An Irishman's Diary

 

Every time I walk along the south side of St Stephen's Green in Dublin, my heart sinks when I get to the corner of Harcourt Street, writes Hugh Oram.

The bleak office building at that corner of the Green, surely one of the ugliest of the modern blocks in Dublin city centre, replaced the old Russell Hotel, the epitome of elegant hospitality that once occupied the site.

The origins of the old Russell Hotel dated back to the earlier 18th century and by 1910, three houses on that side of the Green - Numbers 102, 103 and 104 - were occupied by the Russell. The hotel was bought in 1947 by Ken Besson of the Royal Hibernian Hotel and he added a fourth house, Number 101.

The facade of the old Russell may have been rather plain, but the hotel excelled with its culinary delights, including in the Robert Emmet Grill.

For many years, what was then the Department of External Affairs, now the Department of Foreign Affairs, just along that side of the Green, had the food for State banquets in Iveagh House supplied by the Russell kitchens.

The grand old hotels of Dublin city centre also attracted many celebrities.

Close on 50 years ago, one famous film star who stayed at the Russell, together with her first husband, Mel Ferrer, was Audrey Hepburn.

Just over 30 years ago, the Russell closed down and was then demolished, to be replaced by the present ghastly office block.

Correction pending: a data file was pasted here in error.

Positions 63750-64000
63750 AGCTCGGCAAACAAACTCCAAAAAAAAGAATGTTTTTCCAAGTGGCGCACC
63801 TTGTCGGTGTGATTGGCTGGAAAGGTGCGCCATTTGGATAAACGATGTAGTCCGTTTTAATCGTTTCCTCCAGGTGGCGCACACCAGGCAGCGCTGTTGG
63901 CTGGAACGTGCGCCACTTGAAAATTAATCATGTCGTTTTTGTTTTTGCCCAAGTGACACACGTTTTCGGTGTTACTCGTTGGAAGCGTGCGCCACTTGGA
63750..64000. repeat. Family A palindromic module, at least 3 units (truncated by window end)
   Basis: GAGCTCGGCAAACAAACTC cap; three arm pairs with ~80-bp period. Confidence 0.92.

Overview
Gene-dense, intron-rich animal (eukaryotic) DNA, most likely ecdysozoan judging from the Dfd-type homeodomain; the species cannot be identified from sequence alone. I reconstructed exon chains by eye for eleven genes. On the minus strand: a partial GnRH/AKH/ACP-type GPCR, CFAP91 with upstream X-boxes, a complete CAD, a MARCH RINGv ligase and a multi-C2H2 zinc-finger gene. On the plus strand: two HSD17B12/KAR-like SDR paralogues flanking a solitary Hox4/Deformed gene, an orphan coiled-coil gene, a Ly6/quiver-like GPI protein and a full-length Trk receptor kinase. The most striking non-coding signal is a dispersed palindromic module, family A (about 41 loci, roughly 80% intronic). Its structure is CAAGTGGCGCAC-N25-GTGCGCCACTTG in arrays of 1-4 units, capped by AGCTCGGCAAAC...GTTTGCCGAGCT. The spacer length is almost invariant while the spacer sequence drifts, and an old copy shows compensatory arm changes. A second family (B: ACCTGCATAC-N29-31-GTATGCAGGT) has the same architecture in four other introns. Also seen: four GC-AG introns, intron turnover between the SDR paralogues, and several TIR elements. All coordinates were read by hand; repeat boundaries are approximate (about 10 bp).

The following decade, Besson's other hotel, the Royal Hibernian Hotel in Dawson Street, suffered a similar fate. It closed down in 1983 and was demolished to make way for a shopping mall and offices.

The Royal Hibernian Hotel had been there for two centuries, beginning life as a coaching inn. In the earlier 19th century, Bianconi, the coaching man from Clonmel, had his Dublin headquarters there. In its later years, when the Royal Hibernian had a certain discreet but fading charm, it was managed by that most genial of hosts, Michael Governey, who went on to manage the Berkeley Court Hotel when it opened and who completed his career at the Conrad on Earlsfort Terrace, from where he is now retired.

When you went up the steps to the old Royal Hibernian, you were greeted by an always blazing coal fire in the small lobby. Downstairs, the hotel had a profusion of public rooms, including a ballroom. Fresh flowers were everywhere.

The Lafayette restaurant was renowned in its heyday, three small but different rooms combined into one restaurant. One of those rooms mirrored the decor of Maxim's in Paris. The hotel also had a basement level grill bar, the Bianconi, that was open all day, until about 11pm. One guidebook published just a few years before the hotel closed for the last time noted that its restaurant was still serving classic dishes from its august menus, with the occasional short cuts and lapses. But it had a superb wine list, mostly French. In its final years, the hotel suffered the indignity of having three changes of ownership in just eight years.

The old Jurys hotel, at the corner of College Green and Anglesea Street, lasted from 1839 until 1973.

When it closed, the Victorian Long Bar was shipped intact to Zurich, where it still forms the centrepiece of the James Joyce Pub.